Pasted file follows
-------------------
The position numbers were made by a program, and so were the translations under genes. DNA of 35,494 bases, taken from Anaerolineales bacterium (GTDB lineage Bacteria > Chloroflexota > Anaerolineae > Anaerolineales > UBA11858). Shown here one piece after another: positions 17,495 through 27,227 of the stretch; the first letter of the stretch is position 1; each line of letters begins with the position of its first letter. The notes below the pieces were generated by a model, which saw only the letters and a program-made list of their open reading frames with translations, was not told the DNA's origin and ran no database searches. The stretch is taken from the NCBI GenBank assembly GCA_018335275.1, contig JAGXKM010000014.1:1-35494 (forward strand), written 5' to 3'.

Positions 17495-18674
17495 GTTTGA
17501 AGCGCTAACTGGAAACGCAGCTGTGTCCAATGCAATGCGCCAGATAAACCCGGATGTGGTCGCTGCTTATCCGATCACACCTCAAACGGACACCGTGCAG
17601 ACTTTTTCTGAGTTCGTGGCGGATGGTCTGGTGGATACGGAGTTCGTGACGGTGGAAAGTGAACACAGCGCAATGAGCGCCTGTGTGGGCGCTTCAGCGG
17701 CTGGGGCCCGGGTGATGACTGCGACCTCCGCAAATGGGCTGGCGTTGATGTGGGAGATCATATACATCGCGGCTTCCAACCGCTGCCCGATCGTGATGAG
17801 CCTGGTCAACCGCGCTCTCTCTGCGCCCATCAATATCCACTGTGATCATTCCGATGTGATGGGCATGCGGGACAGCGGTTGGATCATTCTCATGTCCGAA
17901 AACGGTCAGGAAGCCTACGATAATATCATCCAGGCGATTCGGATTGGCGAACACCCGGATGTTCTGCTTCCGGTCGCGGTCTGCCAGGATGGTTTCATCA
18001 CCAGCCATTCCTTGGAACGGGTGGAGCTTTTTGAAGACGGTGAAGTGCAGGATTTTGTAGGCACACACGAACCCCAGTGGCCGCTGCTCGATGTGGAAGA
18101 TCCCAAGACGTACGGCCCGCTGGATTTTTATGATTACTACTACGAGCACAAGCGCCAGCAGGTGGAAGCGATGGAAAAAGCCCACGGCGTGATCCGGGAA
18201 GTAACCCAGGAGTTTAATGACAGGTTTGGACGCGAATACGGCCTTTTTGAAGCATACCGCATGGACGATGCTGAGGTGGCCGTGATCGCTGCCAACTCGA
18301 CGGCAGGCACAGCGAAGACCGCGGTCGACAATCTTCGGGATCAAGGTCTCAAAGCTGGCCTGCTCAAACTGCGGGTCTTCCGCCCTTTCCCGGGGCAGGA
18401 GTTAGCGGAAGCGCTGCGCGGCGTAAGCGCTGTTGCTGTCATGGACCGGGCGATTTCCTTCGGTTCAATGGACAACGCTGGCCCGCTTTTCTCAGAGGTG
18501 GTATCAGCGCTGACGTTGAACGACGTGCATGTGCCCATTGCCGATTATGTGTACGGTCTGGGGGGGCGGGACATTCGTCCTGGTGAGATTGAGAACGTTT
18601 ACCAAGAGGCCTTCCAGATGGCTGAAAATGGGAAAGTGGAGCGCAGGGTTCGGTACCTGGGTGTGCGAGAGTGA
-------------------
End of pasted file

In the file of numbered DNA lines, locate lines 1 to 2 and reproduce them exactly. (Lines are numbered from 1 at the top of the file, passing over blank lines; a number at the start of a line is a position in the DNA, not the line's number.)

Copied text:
The position numbers were made by a program, and so were the translations under genes. DNA of 35,494 bases, taken from Anaerolineales bacterium (GTDB lineage Bacteria > Chloroflexota > Anaerolineae > Anaerolineales > UBA11858). Shown here one piece after another: positions 17,495 through 27,227 of the stretch; the first letter of the stretch is position 1; each line of letters begins with the position of its first letter. The notes below the pieces were generated by a model, which saw only the letters and a program-made list of their open reading frames with translations, was not told the DNA's origin and ran no database searches. The stretch is taken from the NCBI GenBank assembly GCA_018335275.1, contig JAGXKM010000014.1:1-35494 (forward strand), written 5' to 3'.

Positions 17495-18674